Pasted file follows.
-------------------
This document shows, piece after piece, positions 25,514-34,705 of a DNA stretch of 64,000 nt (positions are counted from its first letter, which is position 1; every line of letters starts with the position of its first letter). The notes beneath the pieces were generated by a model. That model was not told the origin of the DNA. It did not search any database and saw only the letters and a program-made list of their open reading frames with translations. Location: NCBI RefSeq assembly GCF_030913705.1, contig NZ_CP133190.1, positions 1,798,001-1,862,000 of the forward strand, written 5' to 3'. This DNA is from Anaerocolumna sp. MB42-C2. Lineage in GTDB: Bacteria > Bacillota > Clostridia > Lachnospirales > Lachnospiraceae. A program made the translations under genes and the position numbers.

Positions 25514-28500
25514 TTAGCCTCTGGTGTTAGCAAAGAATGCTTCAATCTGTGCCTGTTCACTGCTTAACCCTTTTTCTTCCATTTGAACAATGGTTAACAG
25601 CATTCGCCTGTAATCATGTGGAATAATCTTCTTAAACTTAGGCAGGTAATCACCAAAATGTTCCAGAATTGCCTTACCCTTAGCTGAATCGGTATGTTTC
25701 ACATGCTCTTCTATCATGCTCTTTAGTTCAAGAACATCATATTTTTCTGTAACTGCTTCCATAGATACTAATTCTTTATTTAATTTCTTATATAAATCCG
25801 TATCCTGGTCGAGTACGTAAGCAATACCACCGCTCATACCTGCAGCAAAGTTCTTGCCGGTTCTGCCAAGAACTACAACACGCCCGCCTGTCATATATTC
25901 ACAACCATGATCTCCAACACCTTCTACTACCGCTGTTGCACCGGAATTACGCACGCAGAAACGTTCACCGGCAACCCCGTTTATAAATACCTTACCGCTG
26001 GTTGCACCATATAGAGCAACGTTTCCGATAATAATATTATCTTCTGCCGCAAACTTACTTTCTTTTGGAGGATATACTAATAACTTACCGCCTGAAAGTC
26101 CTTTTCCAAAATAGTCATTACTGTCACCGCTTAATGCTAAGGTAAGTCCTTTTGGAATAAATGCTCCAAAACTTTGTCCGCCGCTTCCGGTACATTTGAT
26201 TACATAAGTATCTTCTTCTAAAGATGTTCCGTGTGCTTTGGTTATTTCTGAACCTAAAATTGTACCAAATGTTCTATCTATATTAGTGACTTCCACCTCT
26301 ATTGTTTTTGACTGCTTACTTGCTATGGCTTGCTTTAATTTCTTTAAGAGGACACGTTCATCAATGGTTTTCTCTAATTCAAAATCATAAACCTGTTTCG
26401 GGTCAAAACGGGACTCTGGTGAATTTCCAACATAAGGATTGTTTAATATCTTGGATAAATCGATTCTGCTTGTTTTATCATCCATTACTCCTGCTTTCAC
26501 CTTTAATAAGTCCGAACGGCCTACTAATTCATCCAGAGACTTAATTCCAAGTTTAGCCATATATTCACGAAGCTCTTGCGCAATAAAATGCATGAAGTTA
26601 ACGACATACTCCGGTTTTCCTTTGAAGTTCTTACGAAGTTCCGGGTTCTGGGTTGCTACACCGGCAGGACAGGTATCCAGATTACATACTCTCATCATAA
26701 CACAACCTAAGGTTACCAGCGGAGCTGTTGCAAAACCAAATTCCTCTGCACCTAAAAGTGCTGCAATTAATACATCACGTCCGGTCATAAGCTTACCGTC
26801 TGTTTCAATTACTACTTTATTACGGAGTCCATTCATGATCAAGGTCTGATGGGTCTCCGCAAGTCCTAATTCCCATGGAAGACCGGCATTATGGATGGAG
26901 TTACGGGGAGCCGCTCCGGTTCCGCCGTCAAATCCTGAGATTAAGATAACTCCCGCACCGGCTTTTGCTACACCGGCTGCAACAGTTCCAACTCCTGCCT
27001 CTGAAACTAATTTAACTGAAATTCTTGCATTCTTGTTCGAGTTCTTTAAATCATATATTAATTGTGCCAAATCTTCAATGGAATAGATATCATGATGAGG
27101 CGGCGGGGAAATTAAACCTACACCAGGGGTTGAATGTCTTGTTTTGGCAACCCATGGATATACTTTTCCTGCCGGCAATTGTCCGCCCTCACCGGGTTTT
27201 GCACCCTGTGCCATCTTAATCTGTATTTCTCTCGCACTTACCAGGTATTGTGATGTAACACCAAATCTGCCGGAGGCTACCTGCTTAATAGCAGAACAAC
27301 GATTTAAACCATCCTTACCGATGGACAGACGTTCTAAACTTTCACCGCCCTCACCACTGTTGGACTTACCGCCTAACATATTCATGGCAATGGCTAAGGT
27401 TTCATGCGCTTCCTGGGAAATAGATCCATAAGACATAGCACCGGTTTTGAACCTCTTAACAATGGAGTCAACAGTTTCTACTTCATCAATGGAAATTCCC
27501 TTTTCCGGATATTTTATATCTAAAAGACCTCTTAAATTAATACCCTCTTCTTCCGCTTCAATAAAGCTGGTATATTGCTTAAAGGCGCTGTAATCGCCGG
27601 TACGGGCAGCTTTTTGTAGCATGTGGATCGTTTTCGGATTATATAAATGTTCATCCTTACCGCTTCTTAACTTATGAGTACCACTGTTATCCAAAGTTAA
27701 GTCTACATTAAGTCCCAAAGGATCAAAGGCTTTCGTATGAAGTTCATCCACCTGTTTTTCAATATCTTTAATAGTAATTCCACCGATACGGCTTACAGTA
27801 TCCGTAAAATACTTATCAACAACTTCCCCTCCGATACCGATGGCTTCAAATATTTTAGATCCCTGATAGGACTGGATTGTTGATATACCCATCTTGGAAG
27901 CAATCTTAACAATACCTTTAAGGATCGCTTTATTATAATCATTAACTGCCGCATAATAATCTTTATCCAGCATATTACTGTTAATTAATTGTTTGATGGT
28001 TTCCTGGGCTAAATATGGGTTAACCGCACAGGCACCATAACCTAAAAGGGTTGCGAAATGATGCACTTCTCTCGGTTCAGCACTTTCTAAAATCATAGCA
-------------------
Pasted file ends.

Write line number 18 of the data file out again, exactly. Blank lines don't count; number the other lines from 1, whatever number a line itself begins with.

27001 CTGAAACTAATTTAACTGAAATTCTTGCATTCTTGTTCGAGTTCTTTAAATCATATATTAATTGTGCCAAATCTTCAATGGAATAGATATCATGATGAGG